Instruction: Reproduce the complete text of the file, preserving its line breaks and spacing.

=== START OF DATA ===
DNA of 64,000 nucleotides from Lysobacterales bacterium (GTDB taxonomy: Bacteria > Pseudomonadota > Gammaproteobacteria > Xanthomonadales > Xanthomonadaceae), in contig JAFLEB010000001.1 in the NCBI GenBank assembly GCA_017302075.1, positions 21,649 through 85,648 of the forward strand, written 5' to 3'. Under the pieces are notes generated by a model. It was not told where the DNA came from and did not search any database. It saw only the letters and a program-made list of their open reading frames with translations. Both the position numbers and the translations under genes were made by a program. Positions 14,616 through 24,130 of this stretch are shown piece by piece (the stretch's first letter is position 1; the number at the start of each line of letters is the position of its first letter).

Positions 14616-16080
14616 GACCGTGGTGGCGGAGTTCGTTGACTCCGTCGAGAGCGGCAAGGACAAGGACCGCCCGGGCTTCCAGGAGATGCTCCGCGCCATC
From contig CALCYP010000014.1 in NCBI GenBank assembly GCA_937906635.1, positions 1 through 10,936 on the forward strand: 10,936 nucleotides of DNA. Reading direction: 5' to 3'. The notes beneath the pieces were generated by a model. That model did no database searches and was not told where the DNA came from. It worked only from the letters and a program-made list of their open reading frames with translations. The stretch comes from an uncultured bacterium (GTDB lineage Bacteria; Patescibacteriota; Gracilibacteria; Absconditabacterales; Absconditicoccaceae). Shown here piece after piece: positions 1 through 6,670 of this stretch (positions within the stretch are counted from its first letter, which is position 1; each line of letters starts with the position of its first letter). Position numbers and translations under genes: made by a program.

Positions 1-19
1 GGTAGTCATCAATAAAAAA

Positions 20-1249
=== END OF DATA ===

DNA of 64,000 nucleotides from Lysobacterales bacterium (GTDB taxonomy: Bacteria > Pseudomonadota > Gammaproteobacteria > Xanthomonadales > Xanthomonadaceae), in contig JAFLEB010000001.1 in the NCBI GenBank assembly GCA_017302075.1, positions 21,649 through 85,648 of the forward strand, written 5' to 3'. Under the pieces are notes generated by a model. It was not told where the DNA came from and did not search any database. It saw only the letters and a program-made list of their open reading frames with translations. Both the position numbers and the translations under genes were made by a program. Positions 14,616 through 24,130 of this stretch are shown piece by piece (the stretch's first letter is position 1; the number at the start of each line of letters is the position of its first letter).

Positions 14616-16080
14616 GACCGTGGTGGCGGAGTTCGTTGACTCCGTCGAGAGCGGCAAGGACAAGGACCGCCCGGGCTTCCAGGAGATGCTCCGCGCCATC
From contig CALCYP010000014.1 in NCBI GenBank assembly GCA_937906635.1, positions 1 through 10,936 on the forward strand: 10,936 nucleotides of DNA. Reading direction: 5' to 3'. The notes beneath the pieces were generated by a model. That model did no database searches and was not told where the DNA came from. It worked only from the letters and a program-made list of their open reading frames with translations. The stretch comes from an uncultured bacterium (GTDB lineage Bacteria; Patescibacteriota; Gracilibacteria; Absconditabacterales; Absconditicoccaceae). Shown here piece after piece: positions 1 through 6,670 of this stretch (positions within the stretch are counted from its first letter, which is position 1; each line of letters starts with the position of its first letter). Position numbers and translations under genes: made by a program.

Positions 1-19
1 GGTAGTCATCAATAAAAAA

Positions 20-1249